Since earning my Bachelor of Arts degree, I have been employed at a non-profit with programs such as a clothes closet, held a supervisory position in a federal government agency, and am currently a counselor at Progress Foundation. At this community-based residential treatment non-profit agency, I have been maintaining the well-being of clients afflicted with mental illness and substance abuse issues while promoting the philosophy of social rehabilitation. While I am grateful my job has allowed me to fulfill my desire to help others and make a positive impact, I yearn to do more.

      In order to recognize my dream of exciting further positive change, I feel that higher education is necessary. I appreciate and cherish my time spent volunteering and working custodial positions in non-profits – for one, this experience will enable me to better supervise others – but I aspire to hold a managerial position. A Master in Public Administration would propel me to meet both my personal and professional goals, which are powerfully aligned. My psychology major and business management minor have been beneficial, but I wish to expand my knowledge by pursuing a graduate degree. And [this university’s graduate] degree is the perfect fit. I favor an eclectic curriculum that provides a balanced educational experience that integrates concepts from different disciplines. Throughout my undergraduate years, I explored a variety of classes and firmly believe an all-encompassing approach to knowledge is the most beneficial. Additionally, I feel that the program’s emphasis on developing teamwork and a coursework that harmonizes practice and theory will prepare graduates to sufficiently lead others while growing professionally.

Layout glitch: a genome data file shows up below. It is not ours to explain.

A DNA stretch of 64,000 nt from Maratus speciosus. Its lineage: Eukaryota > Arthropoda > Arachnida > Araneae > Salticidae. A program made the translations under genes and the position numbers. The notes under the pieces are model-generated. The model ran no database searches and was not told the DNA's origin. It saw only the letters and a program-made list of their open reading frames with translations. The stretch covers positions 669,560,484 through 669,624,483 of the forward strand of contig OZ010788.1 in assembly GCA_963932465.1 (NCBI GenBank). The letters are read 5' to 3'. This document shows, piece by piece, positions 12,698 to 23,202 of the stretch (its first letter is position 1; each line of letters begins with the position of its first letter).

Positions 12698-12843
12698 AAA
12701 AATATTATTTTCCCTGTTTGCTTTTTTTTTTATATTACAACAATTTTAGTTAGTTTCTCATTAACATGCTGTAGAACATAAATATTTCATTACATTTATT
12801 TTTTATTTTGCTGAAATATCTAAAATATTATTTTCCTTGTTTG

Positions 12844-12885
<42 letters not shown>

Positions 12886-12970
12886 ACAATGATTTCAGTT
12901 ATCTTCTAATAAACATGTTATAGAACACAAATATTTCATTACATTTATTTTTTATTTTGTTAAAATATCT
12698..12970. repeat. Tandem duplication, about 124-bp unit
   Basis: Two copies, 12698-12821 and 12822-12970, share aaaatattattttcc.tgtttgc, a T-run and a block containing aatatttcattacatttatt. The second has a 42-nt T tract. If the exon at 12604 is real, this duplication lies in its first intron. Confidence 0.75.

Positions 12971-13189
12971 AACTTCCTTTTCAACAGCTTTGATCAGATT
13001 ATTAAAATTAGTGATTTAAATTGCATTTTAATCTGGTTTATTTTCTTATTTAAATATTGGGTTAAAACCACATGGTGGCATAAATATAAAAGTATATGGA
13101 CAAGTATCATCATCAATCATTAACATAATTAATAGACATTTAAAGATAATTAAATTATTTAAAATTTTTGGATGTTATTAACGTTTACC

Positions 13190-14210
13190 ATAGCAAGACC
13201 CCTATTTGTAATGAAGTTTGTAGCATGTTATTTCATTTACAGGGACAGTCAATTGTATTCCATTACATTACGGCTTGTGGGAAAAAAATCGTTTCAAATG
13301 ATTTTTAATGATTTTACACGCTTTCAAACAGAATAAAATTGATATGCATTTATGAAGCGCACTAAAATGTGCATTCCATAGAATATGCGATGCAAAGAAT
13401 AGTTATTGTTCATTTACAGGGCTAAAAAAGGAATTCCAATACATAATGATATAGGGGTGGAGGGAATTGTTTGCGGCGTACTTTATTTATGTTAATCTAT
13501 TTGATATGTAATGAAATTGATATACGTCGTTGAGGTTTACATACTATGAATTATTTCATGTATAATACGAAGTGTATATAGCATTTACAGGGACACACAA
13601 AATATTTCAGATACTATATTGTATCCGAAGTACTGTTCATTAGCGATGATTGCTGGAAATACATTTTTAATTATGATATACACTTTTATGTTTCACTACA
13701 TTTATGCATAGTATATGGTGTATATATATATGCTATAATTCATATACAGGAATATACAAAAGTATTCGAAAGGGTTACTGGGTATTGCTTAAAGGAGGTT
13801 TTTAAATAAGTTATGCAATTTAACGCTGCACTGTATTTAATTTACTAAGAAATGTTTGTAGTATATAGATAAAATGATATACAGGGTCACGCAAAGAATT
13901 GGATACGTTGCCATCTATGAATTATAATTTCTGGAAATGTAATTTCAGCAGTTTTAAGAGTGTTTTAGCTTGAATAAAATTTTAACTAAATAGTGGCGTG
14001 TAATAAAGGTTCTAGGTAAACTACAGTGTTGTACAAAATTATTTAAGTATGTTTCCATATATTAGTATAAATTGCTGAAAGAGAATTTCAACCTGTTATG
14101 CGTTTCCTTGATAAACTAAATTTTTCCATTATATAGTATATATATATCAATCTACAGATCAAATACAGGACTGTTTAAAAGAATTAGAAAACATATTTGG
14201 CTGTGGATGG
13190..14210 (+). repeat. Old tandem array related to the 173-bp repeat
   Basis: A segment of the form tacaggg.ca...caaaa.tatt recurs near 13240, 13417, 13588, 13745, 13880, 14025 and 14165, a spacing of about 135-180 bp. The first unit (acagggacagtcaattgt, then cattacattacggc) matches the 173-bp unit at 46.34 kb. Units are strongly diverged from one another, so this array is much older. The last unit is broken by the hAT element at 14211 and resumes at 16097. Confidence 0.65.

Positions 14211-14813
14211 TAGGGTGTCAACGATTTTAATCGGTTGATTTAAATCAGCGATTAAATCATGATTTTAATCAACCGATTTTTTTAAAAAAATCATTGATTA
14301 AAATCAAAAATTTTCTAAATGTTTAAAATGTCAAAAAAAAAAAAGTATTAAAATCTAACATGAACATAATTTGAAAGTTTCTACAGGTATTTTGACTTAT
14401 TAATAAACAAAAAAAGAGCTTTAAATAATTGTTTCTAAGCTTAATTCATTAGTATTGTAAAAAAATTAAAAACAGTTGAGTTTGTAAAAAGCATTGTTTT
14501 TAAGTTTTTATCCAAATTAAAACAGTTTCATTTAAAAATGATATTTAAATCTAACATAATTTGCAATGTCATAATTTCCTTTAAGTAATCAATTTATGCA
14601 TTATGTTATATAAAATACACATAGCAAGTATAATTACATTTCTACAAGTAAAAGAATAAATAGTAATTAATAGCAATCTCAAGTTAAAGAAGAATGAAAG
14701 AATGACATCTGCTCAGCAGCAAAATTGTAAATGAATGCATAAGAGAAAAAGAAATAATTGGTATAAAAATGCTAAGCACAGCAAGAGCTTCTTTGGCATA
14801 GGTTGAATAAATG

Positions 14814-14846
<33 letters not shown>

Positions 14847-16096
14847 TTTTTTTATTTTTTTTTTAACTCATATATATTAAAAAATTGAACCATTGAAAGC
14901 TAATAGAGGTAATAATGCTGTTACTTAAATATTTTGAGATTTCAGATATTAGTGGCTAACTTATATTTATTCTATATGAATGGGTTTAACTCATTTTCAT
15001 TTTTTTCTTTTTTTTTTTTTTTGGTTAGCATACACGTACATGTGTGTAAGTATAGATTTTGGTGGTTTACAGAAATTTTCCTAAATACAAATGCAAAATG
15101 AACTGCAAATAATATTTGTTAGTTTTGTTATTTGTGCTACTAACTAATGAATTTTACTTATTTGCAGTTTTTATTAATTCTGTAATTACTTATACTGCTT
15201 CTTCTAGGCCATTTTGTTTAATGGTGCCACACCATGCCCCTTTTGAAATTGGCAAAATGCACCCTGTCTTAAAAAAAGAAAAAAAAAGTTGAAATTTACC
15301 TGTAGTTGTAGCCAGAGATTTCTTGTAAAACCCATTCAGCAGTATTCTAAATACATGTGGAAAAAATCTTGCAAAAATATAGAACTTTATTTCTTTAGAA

I have always understood the value of knowledge acquisition through academic classes, but as an undergraduate, I failed to balance my studies with civic participation. Thus, I did not earn the most desirable grades. My parents could not comprehend the extracurricular activities I was often involved in and worried I would not find remunerative work. However, I do not regret partaking in any of the activities; as expressed by one of my role models, César E. Chávez, “The end of all education should surely be service to others.” Since graduation, I have learned how to balance work with classes, and plan to remain a counselor while pursuing my degree.